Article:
Butch Cassidy
Jul 28, 2010



Full Disclosure: The CPX-3 was sent to mothership for service and came back about a week later. The trigger weight increased by several pounds, started creaking, and felt like something was binding. SCCY made no comment with regards to all the grinding I had done and the gun came back with a new trigger and who knows what else. I've already reprofiled the new trigger and shot a Wizard Drill cold from a deep AIWB holster. Cleaned it easily:



Then shot the Langdon 9 Shot Speed Drill and learned I can't run this as fast as my USP compact but no real surprise there. Also shot one rep of New Hampshire's police handgun qualification. Strong-hand-only, weak-hand-only, standing, kneeling, strings from 2-8 shots, a reload, standing, kneeling, draws, 3-25 yards, around a barricade, two-handed but lefty, and no bobbles in 50 rounds fired. Still like this gun.

Butch Cassidy
Jul 28, 2010



The Hi-Point Firearms Forums have a poster on point. SCCY has announced a CPX-4 which is identical to mine plus manual, frame-mounted safety. Hinge is toward the muzzle, unlike a 1911 hinged at the rear.

Could be an interesting an inexpensive option for off-body carry.

Edit for a new review I just found. This bit stuck out for me:

"...However, there are some huge benefits to using a .380, in the proper platform. Those benefits are really apparent during my time so far with SCCY's newest pistol, the CPX-3. Keep in mind here, that when I say 'proper platform' I'm talking about a bigger gun, not necessarily one of those micro compacts like the Beretta Pico or the Taurus Spectrum..."

Butch Cassidy fucked around with this message at 02:27 on Sep 12, 2019

Butch Cassidy
Jul 28, 2010



125 more rounds on the clock. Fifty in a friend's hands, four in my daughter's, seventy-one in mine. One failure to extract with a Hornady American Gunner in my hands while working reps of draw to single shot on a 6" plate. May not like the ammo and will try some other XTP loadings plus other JHP like Gold Dot, Golden Saber, PDX1, and Hydra-Shok. Anyway, just got back from a run through the Five-Yard Roundup*:



So it shoots about as well for me as my .22 LCR despite being a centerfire. Hoping today's stoppage was just ammo and/or dirty gun as I still need to clean the thing.



* As I am also playing with beginner friendly, easily administered, budget conscious drills with minimal gear requirements, let's talk about it.

Target: B-8 repair center
Distance: 5 yards
Par time, all strings: 2.5 seconds (no harm in using 3 seconds on an interval timer)
String 1: Draw to single shot
String 2: From any ready position, four shots
String 3: From any ready position, three shots strong-hand-only
String 4: From any ready position, two shots weak-hand-only
Scoring: All shots expected in time. Initially strive for all hits on the paper, then all in the 8" eight ring, then all in the 5.5" nine ring. All in the ten ring if a madman.
Note: I like the scaling accuracy standard. Claude Werner has lately been noting that a landscape oriented 8.5"x11" sheet of paper is the size of the upper chest above the diaphragm. The 8" circle is a very common standard. The 5.5" black of the nine ring is the size of a heart. Nice to set a goal with a next level to aim for no matter your current experience.

Also nice that is only takes ten rounds while testing a draw, strings from 1-4 shots, is scorable/recordable, only takes one target, if using a large backer it only even uses a portion of that to allow other work elsewhere without constant changing of targets, can compare various ready positions, tests both SHO and WHO shooting, one-handed shooting forced on the clock no less, and leaves the rest of a box of ammo to work any skills shown deficient. I Chose to work draws to a first hit on a 6" plate seven yards distant within 2 seconds to hope for an X ring rather than mere ten ring first centerpunch next time I run this test. Then switched to my .22 LCR and worked more of the same but varied target sizes from seven to fifteen yards and one-handed shooting at seven yards.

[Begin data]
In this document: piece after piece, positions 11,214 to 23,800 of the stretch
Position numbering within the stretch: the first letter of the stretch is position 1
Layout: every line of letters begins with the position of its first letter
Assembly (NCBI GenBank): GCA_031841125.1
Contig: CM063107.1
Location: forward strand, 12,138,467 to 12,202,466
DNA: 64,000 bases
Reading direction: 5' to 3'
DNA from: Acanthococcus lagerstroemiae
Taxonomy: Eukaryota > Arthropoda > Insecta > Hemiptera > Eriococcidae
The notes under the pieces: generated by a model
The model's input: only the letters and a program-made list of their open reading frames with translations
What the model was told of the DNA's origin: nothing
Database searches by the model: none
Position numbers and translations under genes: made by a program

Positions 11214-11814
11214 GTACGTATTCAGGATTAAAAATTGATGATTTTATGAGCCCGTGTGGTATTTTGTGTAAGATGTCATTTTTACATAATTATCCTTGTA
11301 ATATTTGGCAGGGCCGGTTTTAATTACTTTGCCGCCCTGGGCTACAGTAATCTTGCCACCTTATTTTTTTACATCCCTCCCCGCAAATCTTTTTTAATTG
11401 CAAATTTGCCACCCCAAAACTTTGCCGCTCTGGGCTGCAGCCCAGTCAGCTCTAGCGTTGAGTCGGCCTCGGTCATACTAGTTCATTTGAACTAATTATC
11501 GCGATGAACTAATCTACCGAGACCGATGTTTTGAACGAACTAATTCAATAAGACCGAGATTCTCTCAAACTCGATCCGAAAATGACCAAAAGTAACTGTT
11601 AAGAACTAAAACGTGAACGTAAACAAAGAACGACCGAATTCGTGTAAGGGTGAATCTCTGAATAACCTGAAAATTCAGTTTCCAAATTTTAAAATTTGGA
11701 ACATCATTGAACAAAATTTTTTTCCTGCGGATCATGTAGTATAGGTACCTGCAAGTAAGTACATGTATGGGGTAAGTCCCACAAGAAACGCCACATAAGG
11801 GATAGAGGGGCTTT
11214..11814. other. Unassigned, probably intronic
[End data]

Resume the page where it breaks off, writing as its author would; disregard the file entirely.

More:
Butch Cassidy
Jul 28, 2010



Fifty more rounds through the SCCY, today. All Geco FMJ.

Twenty-one in a modification of Claude Werner's Blackjack Drill. Shot it clean! One failure to extract. Going to finally clean and relube the thing to see if that helps.

Five in The Complete Combatant's 5x5 Challenge. Managed to do it from AIWB.

Ten in the 10 Yard Bullseye Drill. Clean but a hair over time.

Remaining fourteen split unevenly between two mags and shot as draws to first shot with a 2 second par. Four yards at an IALEFI Q target left by the local 5-0 using the head circle and inner chest circle. Reloaded when empty.

Unrelated, the IALEFI target was used. Whatever cop shot it scored 30/36 in their qualification run. I taped their hits and shot the qual with my 22 Long Rifle chambered Ruger LCR. Scored 36/36 and opted to take all 3 yard shots at the head.

MC Hawking
Apr 27, 2004

by VideoGames


Fun Shoe

Although I am not in need of a deep concealed carry sidearm, I just want to say I'm really appreciating the various drills outlined in this thread. I shoot 380 auto out of a CZ83 and while I like the low recoil, I never really got the hang of being precise. I think with some digging on these drills I might be able to put together something viable to be a better pistol shooter.

Butch Cassidy
Jul 28, 2010



In that case, I'll get more setailed about some of the drills listed:

L.A.P.D. Retired Officer Qualification - 10 shots at seven yards on a full silhouette target, untimed. Need 70% to break a lin on the silhouette to pass. This one is nice to play with and make your own. I like to shoot it in four timed strings. Draw to one shot, down to low-ready, up for two shots, back to low-ready, up for three shots, back to low-ready, and up for four shots. Or five shots, reload, five shots. Or add a dummy cartrdidge to a magazine to practice tap-rack-bang. I believe L.A.PD. uses a BT-5 target and it is nice. But I linked the BT-5/2 as the highest scoring zone is highlighted to give you a specific spot to aim for. Neat targets and only 50 cents a piece shipped when buying a 100 pack